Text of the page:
Slang for Weed: The Guide for Marijuana Vocabulary
Some of these terms are surprising, hilarious and unexpected.
You smoke it. You eat it. You may even rub it all over your body for topically medicinal or sensual purposes. No matter the method of consumption, one thing that’s certain is we all know exactly what that “it” is. Despite its current status as a Schedule 1 drug as far as the Drug Enforcement Administration is concerned, marijuana and its beneficial properties will continue be touted amongst consumers. While its indulgence is common, what is uncommon is a singular, universal term to us. Are these slang words for weed in your marijuana vocabulary?
From Jesus to jazz
Cannabis has just as many slang terms and street names to describe it as there are strains of it. Some of those terms are just adjectives, like “dank,” which is typically used to describe the holy grail of weeds, or “purp,” describing a particular type of anthocyanin that produces a purple hue to the buds. Older terms are rooted in spreading anti-marijuana propaganda and conveying the “dangers” of marijuana usage. The accidental comedic genius of 1936 propagating film “Reefer Madness” gave way to a negative association of the word “reefer,” along with giving light to other old school terms like “the Devil’s lettuce” and “Satan’s romaine.”
Both of latter descriptors hold weight in outdated religious thinking tied to Genesis 1:29, which reads “Then God said, ‘Behold, I have given you every plant yielding seed that is on the surface of all the earth, and every tree which has fruit yielding seed; it shall be food for you….” Its perceived meaning is that plants, in God’s eyes, are meant solely for their nutritional value and not for their smokable delight, but that doesn’t nix the popular association of ganja grass and God’s vegetative gifts to Earth.
The affiliation with one of nature’s wonders has carried into a modern age, where Mary Jane is still called by some her other Earth-given names. Music (more specifically, black genres of music) plays a large role in the continuing this trend.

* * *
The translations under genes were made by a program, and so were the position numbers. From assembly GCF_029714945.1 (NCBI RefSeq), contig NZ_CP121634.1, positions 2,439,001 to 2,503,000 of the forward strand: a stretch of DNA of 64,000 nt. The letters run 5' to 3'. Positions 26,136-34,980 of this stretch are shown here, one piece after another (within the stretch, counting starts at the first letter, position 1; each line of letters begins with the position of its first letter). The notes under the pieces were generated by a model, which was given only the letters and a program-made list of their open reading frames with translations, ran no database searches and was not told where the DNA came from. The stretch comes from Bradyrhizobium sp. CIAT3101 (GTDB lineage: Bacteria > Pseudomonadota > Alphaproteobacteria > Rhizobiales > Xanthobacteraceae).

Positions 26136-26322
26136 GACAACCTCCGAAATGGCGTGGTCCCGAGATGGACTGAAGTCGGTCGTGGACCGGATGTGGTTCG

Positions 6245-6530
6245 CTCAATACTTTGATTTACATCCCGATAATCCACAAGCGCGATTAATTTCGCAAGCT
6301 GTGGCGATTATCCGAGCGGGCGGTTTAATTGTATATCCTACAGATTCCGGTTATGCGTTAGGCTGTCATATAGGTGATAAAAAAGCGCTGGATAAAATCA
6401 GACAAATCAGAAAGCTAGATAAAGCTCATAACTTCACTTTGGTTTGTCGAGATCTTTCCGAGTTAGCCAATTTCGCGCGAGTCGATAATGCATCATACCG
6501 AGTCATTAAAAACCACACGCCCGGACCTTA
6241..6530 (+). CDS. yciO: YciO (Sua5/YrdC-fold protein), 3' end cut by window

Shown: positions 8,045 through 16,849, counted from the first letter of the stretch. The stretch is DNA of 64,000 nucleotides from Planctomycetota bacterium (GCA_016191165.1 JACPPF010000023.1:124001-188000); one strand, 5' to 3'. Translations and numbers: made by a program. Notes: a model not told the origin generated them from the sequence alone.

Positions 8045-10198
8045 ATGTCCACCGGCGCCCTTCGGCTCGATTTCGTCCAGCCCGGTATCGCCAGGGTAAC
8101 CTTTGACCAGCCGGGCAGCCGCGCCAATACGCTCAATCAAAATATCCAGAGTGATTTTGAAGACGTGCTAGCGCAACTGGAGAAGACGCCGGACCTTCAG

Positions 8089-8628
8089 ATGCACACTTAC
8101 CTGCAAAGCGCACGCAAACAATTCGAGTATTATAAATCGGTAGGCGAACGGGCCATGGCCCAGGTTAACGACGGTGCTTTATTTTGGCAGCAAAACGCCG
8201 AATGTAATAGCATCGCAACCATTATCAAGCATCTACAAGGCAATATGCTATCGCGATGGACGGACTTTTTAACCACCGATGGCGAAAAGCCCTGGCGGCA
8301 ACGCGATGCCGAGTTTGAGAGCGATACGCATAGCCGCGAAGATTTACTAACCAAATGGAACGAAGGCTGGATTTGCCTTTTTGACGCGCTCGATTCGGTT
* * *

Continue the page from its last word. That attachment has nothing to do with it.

“Tea,” “gage” and “muggles” were interchangeably used in place of the word during the jazz era and “jazz cabbage” has become a funny favorite as of late. The term has roots in jazz musicians’ liking of marijuana back in the day, but the in last three decades rap could rival their creative take on naming.
Snoop Dogg and Dr. Dre are some of the biggest purveyors of weed smoking in modern years. It shows in the content of their lyrics and in the names of their songs and albums as well. The music industry can’t forget Dr. Dre’s influential solo debut, 1993’s The Chronic, obviously named after marijuana. Snoop Dogg’s “Gin and Juice” gave everyone a resounding theme song with the line “rolling down the street smokin’ Indo,” and Dre and Snoop’s collaboration with Akon on 2010’s “Kush” is an ode to the OG strain.
Even though D.R.A.M. and Lil’ Yachty have made “broccoli” a popular term now among millennials with their recent song of the same name, its origins actually come from Bay area rapper E-40. In 1993, he dropped the term in his track “Practice Lookin’ Hard” with the line “Got me a baggy full of broccoli and a crooked Ides 22” and again in 1998 with an entire song called “Broccoli” where he spits “I don’t need no doctor, I don’t need no shrink/All I need is broccoli and a 40-o to drink/Smokin’ that broccoli now, it takes me out.” Thanks to E, broccoli is probably everyone’s favorite vegetable now.
With marijuana only growing more scientific and advanced, there are sure to be more nicknames that come along with it and the feelings it produces. For those of us that love that “loud” (a way to describe weed with a smell as strong as sounds are loud), any way to make weed stronger is welcome. As far as what you choose to call her, the possibilities are almost endless.